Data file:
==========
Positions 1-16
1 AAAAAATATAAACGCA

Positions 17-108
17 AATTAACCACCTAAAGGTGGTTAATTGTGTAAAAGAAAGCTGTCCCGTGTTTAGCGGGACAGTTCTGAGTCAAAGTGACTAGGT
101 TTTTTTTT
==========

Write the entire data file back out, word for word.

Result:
Positions 1-16
1 AAAAAATATAAACGCA

Positions 17-108
17 AATTAACCACCTAAAGGTGGTTAATTGTGTAAAAGAAAGCTGTCCCGTGTTTAGCGGGACAGTTCTGAGTCAAAGTGACTAGGT
101 TTTTTTTT